Anchorage Assembly to ask Legislature to support dismantling Eklutna power supply to Anchorage


The Anchorage Assembly will ask the Alaska Legislature to support the restoration of the Eklutna River, which means dismantling part or all of the hydropower dam that provides electricity to Anchorage.

The Assembly supports removing 47 megawatts of electricity from the greater Anchorage bowl. According to municipal documents, Eklutna provides enough energy to power more than 24,600 residential homes for an entire year. Eklutna hydroelectric power is the lowest cost renewable energy in Southcentral Alaska.

“The Municipality concurs with the Native Village of Eklutna’s priority to restore salmon habitat,” the Assembly document reads. “The Native Village of Eklutna (NVE) and its partners have been working toward full restoration of the Eklutna River, which is a critical salmon habitat in Southcentral, for many years, and have identified potential cost savings and fund sources. Not only is full restoration of the river the right thing to do to respect the vision, subsistence needs and culture of the people who have stewarded this land long before the dams existed, it also has huge economic potential with recreation and tourism opportunities in the area.”

Yet after asking the Legislature to help get the dam removed, the Assembly continues on to discuss the dire need of Anchorage for electricity.

“Alaska’s Southcentral region faces a looming energy crisis that threatens to impact not only Anchorage residents but also its economy. At the heart of this crisis is the depletion of natural gas reserves in the Cook Inlet oil and gas basin, long the primary source of energy for the area,” the Assembly writes. “In the next eight years, Southcentral Alaska is expected to run out of available gas, making it imperative for state leaders and decision-makers to take immediate and strategic actions to prevent an energy crisis.”

The Assembly continues, “We strongly encourage the Legislature and the Governor to craft sound policy that ensures Anchorage can meet the gas and electrical needs of its citizens, businesses, and schools. These policy changes must prioritize energy reliability and affordability. Because there is no time to waste, we urge swift, bipartisan action during the 2024 legislative session.”

“The Left is confusing. They hate fossil fuels, and I guess they hate hydro too. You would think the cleanest, most sustainable energy source out there would be exactly what the radical green movement would champion, but not in this case,” said Rick Whitbeck, Alaska state director for Power the Future.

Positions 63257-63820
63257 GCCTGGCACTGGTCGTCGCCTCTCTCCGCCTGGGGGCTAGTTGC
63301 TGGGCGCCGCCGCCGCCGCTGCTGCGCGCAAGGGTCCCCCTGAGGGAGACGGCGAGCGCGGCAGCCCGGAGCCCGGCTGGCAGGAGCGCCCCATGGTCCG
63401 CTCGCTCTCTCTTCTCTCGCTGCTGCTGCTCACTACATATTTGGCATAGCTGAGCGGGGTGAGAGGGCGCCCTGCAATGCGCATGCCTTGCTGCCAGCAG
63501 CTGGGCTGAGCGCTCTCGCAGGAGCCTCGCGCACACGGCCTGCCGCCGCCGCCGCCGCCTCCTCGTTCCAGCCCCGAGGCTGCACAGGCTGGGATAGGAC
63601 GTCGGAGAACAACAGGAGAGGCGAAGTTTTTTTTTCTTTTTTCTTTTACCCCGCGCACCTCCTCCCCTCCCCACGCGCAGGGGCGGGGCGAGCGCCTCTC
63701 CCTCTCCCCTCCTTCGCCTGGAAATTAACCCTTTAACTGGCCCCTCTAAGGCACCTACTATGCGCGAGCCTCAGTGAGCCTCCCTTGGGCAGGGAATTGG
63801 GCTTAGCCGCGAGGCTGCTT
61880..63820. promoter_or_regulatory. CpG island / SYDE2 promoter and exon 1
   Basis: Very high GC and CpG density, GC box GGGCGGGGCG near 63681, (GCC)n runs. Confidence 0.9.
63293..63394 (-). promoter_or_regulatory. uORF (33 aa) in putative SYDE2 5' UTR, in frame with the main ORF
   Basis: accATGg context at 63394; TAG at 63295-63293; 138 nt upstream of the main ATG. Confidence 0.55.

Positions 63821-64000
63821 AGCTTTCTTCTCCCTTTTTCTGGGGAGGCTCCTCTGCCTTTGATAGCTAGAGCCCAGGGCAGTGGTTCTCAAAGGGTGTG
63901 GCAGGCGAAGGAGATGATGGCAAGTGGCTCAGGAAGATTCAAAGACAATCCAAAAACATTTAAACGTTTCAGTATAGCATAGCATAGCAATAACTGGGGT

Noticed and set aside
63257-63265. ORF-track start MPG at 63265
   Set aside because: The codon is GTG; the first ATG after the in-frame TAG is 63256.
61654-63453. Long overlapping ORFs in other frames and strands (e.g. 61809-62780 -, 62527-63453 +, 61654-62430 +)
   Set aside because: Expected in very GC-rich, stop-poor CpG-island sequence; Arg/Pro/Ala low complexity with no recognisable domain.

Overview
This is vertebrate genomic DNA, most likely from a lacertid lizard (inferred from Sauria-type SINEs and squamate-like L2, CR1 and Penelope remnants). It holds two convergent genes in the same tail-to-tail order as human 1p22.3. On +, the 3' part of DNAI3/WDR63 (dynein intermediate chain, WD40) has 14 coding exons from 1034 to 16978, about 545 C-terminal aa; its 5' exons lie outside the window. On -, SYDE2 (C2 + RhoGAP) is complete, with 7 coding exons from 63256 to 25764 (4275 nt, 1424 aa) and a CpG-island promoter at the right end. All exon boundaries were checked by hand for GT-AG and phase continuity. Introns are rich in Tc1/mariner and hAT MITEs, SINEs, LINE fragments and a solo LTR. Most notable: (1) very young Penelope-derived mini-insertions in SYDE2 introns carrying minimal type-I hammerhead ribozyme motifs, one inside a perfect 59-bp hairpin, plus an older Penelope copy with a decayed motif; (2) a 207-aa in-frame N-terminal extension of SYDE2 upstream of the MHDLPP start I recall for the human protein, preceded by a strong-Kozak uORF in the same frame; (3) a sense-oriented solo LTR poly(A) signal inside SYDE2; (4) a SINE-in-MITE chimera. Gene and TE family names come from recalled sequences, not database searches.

The Anchorage legislative priorities booklet is at this link.

For some reason, the mayor has attached his name to this legislative request program.

Other priorities of the Anchorage Assembly are having the governments in Alaska return to a defined benefits retirement program for all municipal, borough, and state employees. That pension program ended by legislation in 2006, after it was discovered that the state pension plan didn’t have enough money to even meet the needs of existing retirees. The state is still trying to fund it, and currently has about 72 cents for every dollar owed to existing members of that old plan. Public employees are now enrolled in individual retirement accounts, rather than defined pensions. Many defined benefits plans around the country have gone bankrupt after being underfunded.

The document also asks the Legislature to increase the formula for public schools, known as the Base Student Allocation. The governor has not increased the BSA since he has been in office because it ties the hands of future legislatures. But he has added one-time funding ever year.

The Assembly will also push the legislature to pass legislation that gives the municipality the authority to punish property owners who don’t maintain their properties to whatever regulatory standards are set locally. The “blighted property” legislation is the brainchild of Sen. Forrest Dunbar of Anchorage and has the support of some who are close to Mayor Dave Bronson. The plan would give municipalities the authority to enact a blight tax and to define the meaning of “blight,” as they wish. Something that seems blighted in Anchorage might not seem blighted in Bethel.